Mafia Underboss Sonny Franzese, 102, Reveals No Regrets In First Interview After Prison

Mafia Underboss Sonny Franzese: First Interview After Prison
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Mar. 28 2019, Updated 1:59 p.m. ET

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For the first time since his prison release, John “Sonny” Franzese, a former Colombo crime family member, is speaking out.

The longtime underboss — a respect figure in the New York Mafia circles — spent 50 years behind bars after refusing to rat on his friends and accomplices. He was released in June 2017 at the age of 100, becoming the oldest prisoner in the federal penal system. He is now 102.

“They wanted me to roll all the time… I couldn’t do that. Because it’s my principle,” he told Newsday.  “I could never give a guy up because I knew what jail was. I wouldn’t put a dog in a jail pod.”

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Franzese was sent to prison for his alleged involvement in a bank robbery, and after being accused of loan sharking and extortion. In his interview, however, he said he did many things during his time in the Mafia, but robbing banks was not one of them.

“Never happened,” Franzese said. “It ain’t right for something I’d never done. I’d have to be a nut to rob banks.”

He claimed his conviction was the result of J. Edgar Hoover’s crusade against mobsters when he was head of the FBI.

Despite having spent most of his life locked up, Franzese has no regrets.

In his first interview out of prison, he said “no one in history” has done as much as he did by keeping his mouth shut when the police came. “Jesus suffered,” he continued. “He didn’t squeal on nobody.”

John Gotti, the notorious former boss of the Gambino family, often referred to Franzese as “one tough f***ing guy” for effusing to turn in his partners. Mafia insiders speaking to Newsday said Gotti “really respected” the former underboss, as did others in his circle, who appreciated the fact that he was loyal and worked quietly.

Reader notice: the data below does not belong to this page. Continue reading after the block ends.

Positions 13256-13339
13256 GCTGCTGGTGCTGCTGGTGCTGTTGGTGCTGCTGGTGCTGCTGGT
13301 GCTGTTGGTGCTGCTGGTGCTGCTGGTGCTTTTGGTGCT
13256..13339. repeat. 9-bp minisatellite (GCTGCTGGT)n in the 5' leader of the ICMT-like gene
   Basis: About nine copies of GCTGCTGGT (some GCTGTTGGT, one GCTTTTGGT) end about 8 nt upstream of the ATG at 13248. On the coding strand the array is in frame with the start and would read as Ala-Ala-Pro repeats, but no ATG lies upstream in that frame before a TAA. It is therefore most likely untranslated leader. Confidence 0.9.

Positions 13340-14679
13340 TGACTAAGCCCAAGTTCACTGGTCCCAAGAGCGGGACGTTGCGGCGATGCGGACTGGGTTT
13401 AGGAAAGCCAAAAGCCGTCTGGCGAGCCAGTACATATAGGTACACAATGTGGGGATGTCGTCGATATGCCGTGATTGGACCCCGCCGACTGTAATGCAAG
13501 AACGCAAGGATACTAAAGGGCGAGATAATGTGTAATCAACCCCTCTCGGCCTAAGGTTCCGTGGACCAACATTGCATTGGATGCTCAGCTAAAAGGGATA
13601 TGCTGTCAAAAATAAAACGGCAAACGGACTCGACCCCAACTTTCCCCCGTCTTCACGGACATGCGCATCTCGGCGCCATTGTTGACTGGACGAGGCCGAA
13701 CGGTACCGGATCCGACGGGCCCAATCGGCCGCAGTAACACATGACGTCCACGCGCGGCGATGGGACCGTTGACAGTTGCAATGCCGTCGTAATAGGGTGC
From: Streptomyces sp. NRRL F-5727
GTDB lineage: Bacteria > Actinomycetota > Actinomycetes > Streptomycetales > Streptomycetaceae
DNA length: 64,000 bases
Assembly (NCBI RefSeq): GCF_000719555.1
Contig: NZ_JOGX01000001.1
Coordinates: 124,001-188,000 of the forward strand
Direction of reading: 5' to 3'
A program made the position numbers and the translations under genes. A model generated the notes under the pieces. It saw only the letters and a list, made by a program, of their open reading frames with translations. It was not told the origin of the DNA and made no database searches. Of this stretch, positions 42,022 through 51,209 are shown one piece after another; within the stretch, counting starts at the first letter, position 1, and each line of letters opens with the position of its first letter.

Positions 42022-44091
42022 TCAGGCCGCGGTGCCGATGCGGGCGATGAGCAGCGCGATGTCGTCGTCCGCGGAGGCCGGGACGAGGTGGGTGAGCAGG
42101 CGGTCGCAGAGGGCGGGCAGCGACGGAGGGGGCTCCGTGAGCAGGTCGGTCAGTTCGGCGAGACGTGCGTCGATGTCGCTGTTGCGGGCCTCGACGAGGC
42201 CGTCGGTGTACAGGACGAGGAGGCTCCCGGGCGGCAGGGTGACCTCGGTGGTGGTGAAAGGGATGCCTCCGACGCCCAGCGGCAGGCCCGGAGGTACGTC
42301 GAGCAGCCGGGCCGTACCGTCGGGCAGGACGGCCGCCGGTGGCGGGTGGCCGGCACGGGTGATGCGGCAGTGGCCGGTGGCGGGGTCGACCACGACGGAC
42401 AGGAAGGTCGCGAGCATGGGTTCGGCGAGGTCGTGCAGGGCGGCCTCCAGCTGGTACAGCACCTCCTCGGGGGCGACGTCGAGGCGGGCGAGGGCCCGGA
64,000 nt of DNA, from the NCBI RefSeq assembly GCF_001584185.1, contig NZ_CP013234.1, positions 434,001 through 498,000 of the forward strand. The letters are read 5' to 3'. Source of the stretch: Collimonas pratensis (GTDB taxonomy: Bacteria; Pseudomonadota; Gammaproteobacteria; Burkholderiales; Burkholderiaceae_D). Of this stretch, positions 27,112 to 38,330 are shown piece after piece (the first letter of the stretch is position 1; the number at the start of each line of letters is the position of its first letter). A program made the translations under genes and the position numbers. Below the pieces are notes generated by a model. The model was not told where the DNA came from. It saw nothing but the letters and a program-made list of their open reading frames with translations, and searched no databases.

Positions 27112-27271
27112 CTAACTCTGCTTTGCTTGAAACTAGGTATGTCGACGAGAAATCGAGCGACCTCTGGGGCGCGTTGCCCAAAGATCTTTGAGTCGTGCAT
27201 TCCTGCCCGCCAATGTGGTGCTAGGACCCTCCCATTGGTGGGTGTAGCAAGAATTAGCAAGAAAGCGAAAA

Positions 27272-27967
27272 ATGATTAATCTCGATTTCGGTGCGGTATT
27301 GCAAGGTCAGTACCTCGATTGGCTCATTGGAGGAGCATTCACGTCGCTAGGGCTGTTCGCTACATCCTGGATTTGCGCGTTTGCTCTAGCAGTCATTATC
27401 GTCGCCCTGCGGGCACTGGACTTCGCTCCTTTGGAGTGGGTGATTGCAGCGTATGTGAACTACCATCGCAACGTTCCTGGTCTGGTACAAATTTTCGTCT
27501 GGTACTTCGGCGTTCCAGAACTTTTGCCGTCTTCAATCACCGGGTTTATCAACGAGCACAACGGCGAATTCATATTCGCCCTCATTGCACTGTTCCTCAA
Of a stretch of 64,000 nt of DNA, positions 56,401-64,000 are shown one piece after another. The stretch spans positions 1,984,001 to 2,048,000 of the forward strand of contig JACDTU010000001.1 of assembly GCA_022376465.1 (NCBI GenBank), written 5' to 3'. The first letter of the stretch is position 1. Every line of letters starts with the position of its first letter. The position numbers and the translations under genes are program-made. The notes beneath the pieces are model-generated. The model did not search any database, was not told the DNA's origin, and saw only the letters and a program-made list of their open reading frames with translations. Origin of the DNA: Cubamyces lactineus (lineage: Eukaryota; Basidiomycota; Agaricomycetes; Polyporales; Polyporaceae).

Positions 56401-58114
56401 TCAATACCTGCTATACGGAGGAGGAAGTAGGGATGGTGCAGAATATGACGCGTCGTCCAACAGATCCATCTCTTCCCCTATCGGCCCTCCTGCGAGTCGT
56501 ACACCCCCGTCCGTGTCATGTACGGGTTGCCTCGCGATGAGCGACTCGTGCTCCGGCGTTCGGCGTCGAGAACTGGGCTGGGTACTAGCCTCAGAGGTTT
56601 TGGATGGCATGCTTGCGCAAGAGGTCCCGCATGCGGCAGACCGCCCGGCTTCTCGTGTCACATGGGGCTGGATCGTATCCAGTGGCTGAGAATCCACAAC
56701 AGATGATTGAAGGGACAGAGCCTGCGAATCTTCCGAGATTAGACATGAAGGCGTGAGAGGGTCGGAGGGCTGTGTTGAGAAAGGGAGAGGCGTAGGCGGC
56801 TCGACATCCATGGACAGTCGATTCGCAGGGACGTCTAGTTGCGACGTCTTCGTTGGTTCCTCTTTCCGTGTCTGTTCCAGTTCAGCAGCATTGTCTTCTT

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Franzese’s years of crime began when he was just a teenager. He was even kicked out of the army at a young age for allegedly displaying “homicidal tendencies.”

“I never hurt nobody that was innocent,” he said.

After years with the Colombo crime family, he was captured, but against all odds, it was his son John Jr. who ratted him out and had him thrown in jail.

The now 58-year-old testified against his father in a Brooklyn courtroom in 2010 and changed his name after going into the witness protection program.

For nine months, the snitch — now clean of drugs and devout to his religion — wore a wire and gathered 400 hours of tape.

In one recording, he caught his dad saying: “I killed a lot of guys… You’re not talking about four, five, six, 10.”

It was John Jr.’s testimony what landed Franzese back in prison at age 93, with a seven-year sentence for racketeering.

“I don’t know what happened to him. Maybe all the drugs he took. Screwed his mind up,” Franzese said of his estranged son. “Listen, it broke my heart. He would be the last guy I thought would do that. But he did it.”

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Now, Franzese — who once ran in the same crowd as Frank Sinatra, Marilyn Monroe, Jayne Mansfield, and Dagmar — lives a much quieter life. He contemplates death and prays every night, but he doesn’t look back.

The prosecutors and judge who sent him to prison have died, but when asked about them by his interviewer, he said: “I’ll meet them in hell.”

Mafia insiders who knew Franzese told Newsday that everyone thought the former Colombo No. 2 would outlive them, and they were right.

“You could’ve saved yourself 50 years in prison,” said the interviewer.

“But then I couldn’t live with myself,” responded Franzese.

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